A Virginia neurologist, a pioneer in medical imaging, has made advances in brain research

Dr. William Henry Oldendorf was a world-renowned neurologist who contributed greatly to understanding the brain and pioneered medical imaging techniques widely used today.

Oldendorf was a Virginia scientist who served in the United States Navy as a medical officer. He is best remembered because he played a role in the development of tomography – known as computed tomography – and magnetic resonance imaging (MRI). Both imaging techniques are derived from Oldendorf’s research on isotope scanning of the brain and are used to obtain noninvasively detailed internal images of the body. These images allow scientists and clinicians to identify and monitor diseases and provide the most accurate treatment to patients.

Through his research in the late 1950s and 1960s, Oldendorf introduced key ideas that laid the foundation for MRI and computed tomography, originally called axial tomography (CAT scan). Both imaging technologies are among the major scientific advances of the 20The tenth century.

A revolution in neurodiagnostics

In 1975, the prestigious Oldendorf participated Lasker Prize with British electrical engineer Godfrey Hounsfield for their development of the CT scan. In the words of the Lasker Foundation, “For Dr. Oldendorf’s concepts and experiments, which foresaw and directly demonstrated the feasibility of computed tomography, and which revolutionized the field of neurodiagnostics, the 1975 Albert Lasker Clinical Research Prize was awarded.”

In addition to medical imaging, Oldendorff continued the research that developed the concept of neuroscience. It has become an international reference on the blood-brain barrier – a highly complex, dynamic, semi-permeable border that protects the brain. The blood-brain barrier protects against toxins or pathogens that can cause brain infections. It also allows essential nutrients to reach the brain.

Born in 1925 in Schenectady, New York, Oldendorf showed a keen interest in medicine in his youth. He graduated from high school at age 15, completed his medical studies at Schenectady Union College in 1945, and received his medical doctorate from Albany Medical College in 1947. He then served in the Navy as a psychiatrist for two years at the US Naval Hospital in Newport, Rhode Island. After leaving the Navy, he completed his residency at the University of Minnesota Hospitals in 1955 and took the position of associate chief of neurology at Wadsworth Hospital, part of West Los Angeles Virginia Medical Center. He also joined the faculty at the University of California, Los Angeles (UCLA) School of Medicine.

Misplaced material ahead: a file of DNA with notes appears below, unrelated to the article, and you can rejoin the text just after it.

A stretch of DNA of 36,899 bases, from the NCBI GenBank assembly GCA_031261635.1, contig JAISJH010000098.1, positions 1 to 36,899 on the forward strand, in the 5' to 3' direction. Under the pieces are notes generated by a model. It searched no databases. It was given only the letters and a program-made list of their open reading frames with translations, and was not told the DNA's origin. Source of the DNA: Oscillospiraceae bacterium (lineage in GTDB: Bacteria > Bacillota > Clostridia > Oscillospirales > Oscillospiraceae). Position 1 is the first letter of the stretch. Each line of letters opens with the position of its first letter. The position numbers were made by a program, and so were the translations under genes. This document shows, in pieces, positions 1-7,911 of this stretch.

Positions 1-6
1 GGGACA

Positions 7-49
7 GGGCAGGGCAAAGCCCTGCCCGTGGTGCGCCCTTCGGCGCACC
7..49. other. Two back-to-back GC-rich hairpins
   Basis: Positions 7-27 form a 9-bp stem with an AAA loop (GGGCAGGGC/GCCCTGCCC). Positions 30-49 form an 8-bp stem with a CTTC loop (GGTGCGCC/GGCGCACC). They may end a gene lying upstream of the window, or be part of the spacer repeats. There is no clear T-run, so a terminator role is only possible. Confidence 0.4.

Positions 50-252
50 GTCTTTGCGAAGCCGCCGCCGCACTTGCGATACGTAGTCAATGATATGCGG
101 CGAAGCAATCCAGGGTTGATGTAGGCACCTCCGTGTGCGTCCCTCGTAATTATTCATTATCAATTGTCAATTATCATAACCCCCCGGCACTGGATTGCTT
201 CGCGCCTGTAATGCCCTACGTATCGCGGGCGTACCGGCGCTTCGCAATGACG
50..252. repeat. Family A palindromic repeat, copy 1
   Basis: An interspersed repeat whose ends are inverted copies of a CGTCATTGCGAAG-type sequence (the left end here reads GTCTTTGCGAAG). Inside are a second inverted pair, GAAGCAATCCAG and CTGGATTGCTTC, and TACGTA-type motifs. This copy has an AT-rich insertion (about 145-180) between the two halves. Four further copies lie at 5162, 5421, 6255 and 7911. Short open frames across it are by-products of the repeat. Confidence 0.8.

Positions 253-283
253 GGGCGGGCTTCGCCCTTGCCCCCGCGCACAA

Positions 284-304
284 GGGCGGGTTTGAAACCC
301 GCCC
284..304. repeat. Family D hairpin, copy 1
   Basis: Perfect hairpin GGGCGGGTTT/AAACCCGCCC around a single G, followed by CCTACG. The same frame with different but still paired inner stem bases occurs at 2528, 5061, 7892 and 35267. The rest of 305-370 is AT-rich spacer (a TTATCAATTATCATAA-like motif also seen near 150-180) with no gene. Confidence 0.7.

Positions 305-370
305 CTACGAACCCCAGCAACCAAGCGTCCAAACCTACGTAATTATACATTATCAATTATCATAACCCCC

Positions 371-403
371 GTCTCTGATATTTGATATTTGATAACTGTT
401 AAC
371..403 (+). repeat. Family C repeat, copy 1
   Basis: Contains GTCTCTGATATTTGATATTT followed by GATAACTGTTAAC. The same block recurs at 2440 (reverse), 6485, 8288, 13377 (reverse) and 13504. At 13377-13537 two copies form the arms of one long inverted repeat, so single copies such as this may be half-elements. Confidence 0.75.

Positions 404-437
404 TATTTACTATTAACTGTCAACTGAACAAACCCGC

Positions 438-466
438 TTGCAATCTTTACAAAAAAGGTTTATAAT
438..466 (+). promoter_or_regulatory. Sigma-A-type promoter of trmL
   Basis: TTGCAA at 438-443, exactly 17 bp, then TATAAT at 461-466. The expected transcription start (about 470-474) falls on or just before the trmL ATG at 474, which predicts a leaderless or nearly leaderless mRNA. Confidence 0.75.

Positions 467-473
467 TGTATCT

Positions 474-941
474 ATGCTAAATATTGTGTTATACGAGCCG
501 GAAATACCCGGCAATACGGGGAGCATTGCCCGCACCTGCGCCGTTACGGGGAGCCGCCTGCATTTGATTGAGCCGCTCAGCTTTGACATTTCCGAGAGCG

The discovery served as the basis for medical imaging techniques

In the years since, Oldendorf has revived the concept of computed tomography – done by a Dutch neurologist Bernard Georges Zedes de Planet It was originally introduced in the 1930s – and it was invented on it. In 1959, he declared that his goal was to “scan the head through a transmitted X-ray beam and reconstruct the plane’s radio-intensity patterns through the head”.

Oldendorf’s landmark paper, published in 1961, focused on radiographic tomography. In 1963, he received a US patent for “his radiant energy device for examining selected regions of internal objects obscured by dense materials”. This prototype, which helped Oldendorf to be known as “Thomas Edison inventing medical devices,” led to the development of the first CT scanners. His discovery also served as the basis for magnetic resonance imaging and other medical imaging technologies not yet developed, such as positron emission tomography (PET) and single photon emission computerized tomography (SPECT).

Oldendorff’s CT concept will help improve the diagnosis of neurological disorders, especially among infants and children.

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